Corrected QTC Calculator



QTc Bazett:
QTc Fredericia:
QTc Framingham
QTc Hodges:


About Corrected QTC Calculator

What does QTc stand for?

The duration between complete ventricular repolarization and ventricular depolarization is measured as the QT interval. This procedure starts at the beginning of the q wave and lasts until the conclusion of the T wave. The beginning of the R wave would be the starting point if there were no q wave. Numerous factors have an impact on the QT interval. Heart rate, autonomic nerve tone, sympathomimetics, electrolytes, particularly calcium, some medicines, patient age and sex, and even sleep all have an impact on how long it lasts. This measurement is frequently disregarded by paramedics because to the difficulties in assessment and interpretation. This is regrettable because the QT measurement can assist you in identifying potentially fatal issues before they arise.

The time between the start of the QRS complex, which represents ventricular depolarization, and the end of the T wave, which results from ventricular repolarization, is known as the QT interval. There have been several reported typical lengths, and the normal QT interval is contentious. The typical QT interval is typically under 400–440 milliseconds (ms), or 0.4–0.44 seconds. Compared to men, women have a longer QT interval. A longer QT interval is also a result of lower heart rates. Examining if the T wave terminates after the RR interval's halfway point can quickly identify a prolonged QT interval. The T wave is prolonged if it terminates after the RR interval has reached halfway.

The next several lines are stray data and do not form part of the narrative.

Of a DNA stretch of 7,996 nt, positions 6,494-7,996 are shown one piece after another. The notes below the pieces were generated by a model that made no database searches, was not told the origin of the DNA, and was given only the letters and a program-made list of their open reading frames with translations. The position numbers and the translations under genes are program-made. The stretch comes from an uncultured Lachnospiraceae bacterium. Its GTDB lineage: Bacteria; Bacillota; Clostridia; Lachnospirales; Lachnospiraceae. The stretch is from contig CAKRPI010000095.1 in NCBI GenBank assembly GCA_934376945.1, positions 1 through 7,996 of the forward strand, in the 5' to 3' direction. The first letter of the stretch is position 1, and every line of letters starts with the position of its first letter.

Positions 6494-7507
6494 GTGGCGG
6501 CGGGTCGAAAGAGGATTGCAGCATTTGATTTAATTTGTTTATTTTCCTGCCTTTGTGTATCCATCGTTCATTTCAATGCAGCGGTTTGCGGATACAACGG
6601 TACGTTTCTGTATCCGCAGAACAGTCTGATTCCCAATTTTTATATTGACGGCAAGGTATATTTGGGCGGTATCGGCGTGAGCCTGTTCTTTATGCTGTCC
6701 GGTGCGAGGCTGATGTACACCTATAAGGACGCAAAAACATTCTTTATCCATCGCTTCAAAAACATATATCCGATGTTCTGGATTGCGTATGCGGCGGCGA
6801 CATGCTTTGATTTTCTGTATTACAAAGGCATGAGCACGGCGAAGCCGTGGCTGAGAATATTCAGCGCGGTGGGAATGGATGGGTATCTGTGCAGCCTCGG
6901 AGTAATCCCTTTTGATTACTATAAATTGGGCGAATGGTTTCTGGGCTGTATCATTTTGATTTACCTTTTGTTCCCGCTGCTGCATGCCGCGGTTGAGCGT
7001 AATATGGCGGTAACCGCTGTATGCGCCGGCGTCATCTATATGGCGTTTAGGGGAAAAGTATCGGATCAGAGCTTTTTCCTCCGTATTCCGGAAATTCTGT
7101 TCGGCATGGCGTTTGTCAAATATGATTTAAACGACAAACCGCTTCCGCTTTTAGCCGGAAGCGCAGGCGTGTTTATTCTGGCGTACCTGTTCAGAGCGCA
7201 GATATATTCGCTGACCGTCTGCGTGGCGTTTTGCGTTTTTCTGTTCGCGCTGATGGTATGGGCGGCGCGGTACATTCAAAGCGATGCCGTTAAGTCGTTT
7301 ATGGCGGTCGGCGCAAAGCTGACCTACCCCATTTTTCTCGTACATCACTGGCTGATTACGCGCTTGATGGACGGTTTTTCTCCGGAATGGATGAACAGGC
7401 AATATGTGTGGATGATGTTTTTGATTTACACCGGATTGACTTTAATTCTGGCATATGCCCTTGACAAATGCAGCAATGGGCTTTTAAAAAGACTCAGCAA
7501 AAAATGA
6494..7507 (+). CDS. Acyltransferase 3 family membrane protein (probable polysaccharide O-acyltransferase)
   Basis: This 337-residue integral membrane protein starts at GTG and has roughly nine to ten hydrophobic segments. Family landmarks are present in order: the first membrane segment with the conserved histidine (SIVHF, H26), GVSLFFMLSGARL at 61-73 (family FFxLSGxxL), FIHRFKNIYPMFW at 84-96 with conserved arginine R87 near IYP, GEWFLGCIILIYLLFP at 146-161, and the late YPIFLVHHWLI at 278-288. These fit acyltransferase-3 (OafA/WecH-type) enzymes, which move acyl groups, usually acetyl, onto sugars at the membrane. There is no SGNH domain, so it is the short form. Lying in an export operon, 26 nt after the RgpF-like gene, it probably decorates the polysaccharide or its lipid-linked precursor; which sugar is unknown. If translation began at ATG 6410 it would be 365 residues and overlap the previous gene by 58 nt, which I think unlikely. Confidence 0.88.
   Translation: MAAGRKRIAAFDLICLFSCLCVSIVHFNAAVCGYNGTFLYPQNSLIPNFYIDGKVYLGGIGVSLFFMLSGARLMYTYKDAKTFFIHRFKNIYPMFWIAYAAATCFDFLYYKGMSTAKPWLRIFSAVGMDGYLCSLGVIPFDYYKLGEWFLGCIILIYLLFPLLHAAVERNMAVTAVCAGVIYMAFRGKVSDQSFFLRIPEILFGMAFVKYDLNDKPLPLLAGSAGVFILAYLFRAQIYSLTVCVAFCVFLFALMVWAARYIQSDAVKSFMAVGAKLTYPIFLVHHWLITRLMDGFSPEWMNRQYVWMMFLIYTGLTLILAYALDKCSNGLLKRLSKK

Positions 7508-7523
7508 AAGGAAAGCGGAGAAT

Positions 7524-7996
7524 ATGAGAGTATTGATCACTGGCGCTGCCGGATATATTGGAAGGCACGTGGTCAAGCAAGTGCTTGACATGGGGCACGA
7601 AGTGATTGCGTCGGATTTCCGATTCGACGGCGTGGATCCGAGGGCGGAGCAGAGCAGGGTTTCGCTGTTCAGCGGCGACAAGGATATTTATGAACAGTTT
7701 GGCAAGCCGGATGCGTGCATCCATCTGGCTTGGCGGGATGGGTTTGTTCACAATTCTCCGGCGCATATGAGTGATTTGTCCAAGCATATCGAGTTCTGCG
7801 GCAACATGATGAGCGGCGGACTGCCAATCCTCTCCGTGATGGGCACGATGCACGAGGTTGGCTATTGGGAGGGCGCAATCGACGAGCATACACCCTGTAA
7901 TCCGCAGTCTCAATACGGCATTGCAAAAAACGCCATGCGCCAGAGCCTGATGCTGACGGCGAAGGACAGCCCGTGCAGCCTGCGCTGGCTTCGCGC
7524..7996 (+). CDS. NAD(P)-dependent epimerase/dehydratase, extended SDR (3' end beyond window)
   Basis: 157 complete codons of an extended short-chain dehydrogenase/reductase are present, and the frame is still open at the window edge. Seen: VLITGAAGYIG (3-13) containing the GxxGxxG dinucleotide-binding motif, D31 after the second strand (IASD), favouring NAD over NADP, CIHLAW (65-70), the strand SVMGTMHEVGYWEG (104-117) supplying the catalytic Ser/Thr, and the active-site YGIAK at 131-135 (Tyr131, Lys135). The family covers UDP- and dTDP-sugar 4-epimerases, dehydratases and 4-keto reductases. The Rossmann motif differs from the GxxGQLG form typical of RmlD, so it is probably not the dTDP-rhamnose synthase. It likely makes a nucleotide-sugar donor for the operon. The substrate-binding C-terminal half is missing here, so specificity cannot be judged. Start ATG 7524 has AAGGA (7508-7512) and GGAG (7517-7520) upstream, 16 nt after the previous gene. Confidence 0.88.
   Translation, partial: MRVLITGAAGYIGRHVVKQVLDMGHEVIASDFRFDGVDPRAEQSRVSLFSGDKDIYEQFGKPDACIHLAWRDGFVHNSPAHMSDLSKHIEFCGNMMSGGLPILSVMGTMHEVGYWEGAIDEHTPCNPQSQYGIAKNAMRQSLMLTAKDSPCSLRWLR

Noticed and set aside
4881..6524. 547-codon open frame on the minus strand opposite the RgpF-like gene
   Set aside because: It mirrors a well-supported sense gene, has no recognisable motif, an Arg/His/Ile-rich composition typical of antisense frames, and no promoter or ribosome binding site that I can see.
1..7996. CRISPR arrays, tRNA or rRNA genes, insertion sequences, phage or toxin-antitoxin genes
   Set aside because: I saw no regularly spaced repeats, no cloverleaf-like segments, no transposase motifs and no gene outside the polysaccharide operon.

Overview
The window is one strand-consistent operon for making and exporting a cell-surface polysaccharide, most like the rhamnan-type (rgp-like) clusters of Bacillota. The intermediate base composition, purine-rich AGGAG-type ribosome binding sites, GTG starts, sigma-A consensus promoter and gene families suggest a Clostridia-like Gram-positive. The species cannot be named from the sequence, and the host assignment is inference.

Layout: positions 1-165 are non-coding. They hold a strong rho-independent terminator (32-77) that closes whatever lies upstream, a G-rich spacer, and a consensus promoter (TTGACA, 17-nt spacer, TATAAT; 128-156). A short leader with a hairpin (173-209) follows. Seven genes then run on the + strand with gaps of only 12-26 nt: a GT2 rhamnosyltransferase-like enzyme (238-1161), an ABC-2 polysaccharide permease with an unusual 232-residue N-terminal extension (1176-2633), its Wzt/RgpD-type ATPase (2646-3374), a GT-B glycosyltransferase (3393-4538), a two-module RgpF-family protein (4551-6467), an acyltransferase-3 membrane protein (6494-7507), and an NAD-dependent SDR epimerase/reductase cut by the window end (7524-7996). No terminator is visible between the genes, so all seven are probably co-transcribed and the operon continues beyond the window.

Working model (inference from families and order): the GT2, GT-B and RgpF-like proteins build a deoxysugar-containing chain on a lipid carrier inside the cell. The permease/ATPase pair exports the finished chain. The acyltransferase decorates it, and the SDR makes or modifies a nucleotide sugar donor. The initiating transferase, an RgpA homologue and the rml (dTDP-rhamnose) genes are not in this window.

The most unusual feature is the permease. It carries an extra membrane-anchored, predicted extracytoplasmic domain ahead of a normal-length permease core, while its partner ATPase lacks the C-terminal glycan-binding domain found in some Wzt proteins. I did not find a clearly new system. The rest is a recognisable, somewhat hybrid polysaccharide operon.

What is the normal range for QTc?

It should be between 0.33 to 0.44 seconds in an average adult. A prolonged QT interval is linked to the potential onset of ventricular arrhythmia, syncope, and sudden death. A QT interval greater than 0.44 seconds is a measure of myocardial electrical instability. Heart rate affects the QT interval. The QT interval is longer in females than in males. According to various definitions in the literature, normal QTc intervals are between 450 and 460 milliseconds (ms) for males and women, respectively. A QTc that is longer than 500 ms is regarded as protracted. A QTc of more over 500 ms is regarded as clinically significant and is probably associated with a higher risk of arrhythmia.

What is the difference between QT and QTc?

Heart rate and QT interval are inversely connected. In most cases, QT intervals are adjusted for heart rate so that, for example, if the heart rate is 60 beats per minute, the RR interval is 1 second and QTc equals QT. By multiplying the QT interval by the square root of the preceding R-R interval, the corrected QT interval (QTc) is determined. Regularity = 0.42 s

How to use bazett's formula?